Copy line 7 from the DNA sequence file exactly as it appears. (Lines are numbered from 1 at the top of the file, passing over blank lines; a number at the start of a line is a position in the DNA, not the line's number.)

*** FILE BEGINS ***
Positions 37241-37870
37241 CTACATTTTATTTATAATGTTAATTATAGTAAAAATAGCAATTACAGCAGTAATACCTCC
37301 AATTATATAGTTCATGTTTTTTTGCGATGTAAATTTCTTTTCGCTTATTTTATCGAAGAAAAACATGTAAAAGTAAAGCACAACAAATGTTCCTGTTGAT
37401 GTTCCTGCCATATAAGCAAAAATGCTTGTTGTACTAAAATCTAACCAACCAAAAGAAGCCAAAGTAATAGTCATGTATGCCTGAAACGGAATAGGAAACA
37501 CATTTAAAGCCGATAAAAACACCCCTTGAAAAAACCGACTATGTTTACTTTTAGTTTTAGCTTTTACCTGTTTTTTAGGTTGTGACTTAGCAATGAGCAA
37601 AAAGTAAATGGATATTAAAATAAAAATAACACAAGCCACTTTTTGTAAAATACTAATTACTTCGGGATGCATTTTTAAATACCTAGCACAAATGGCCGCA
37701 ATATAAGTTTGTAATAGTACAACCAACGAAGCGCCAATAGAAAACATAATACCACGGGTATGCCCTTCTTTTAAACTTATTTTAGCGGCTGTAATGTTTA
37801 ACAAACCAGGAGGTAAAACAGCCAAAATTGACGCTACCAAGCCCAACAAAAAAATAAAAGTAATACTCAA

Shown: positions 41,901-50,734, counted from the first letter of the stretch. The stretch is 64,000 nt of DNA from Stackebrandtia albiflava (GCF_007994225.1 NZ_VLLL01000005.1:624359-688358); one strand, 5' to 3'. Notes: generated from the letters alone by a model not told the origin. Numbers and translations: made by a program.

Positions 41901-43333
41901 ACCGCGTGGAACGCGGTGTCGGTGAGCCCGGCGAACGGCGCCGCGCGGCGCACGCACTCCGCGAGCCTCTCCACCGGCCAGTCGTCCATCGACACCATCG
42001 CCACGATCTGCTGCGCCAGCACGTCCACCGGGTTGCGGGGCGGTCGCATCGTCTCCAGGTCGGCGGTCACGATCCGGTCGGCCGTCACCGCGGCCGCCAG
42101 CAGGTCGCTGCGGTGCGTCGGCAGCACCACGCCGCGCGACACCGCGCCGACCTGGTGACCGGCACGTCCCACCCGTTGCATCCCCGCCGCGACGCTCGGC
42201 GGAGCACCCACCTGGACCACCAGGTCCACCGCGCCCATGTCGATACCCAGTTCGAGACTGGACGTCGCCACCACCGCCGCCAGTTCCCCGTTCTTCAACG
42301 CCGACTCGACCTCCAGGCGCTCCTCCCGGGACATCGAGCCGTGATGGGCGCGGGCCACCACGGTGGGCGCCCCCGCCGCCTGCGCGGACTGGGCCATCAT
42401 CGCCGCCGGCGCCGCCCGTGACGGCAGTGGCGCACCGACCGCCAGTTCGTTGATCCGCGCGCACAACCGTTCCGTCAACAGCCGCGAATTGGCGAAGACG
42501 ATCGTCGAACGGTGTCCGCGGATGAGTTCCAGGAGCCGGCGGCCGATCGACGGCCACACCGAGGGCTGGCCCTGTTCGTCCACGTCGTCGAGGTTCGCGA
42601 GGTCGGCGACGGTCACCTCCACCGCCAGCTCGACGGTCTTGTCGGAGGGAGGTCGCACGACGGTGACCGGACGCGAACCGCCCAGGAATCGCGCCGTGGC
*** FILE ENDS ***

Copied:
37701 ATATAAGTTTGTAATAGTACAACCAACGAAGCGCCAATAGAAAACATAATACCACGGGTATGCCCTTCTTTTAAACTTATTTTAGCGGCTGTAATGTTTA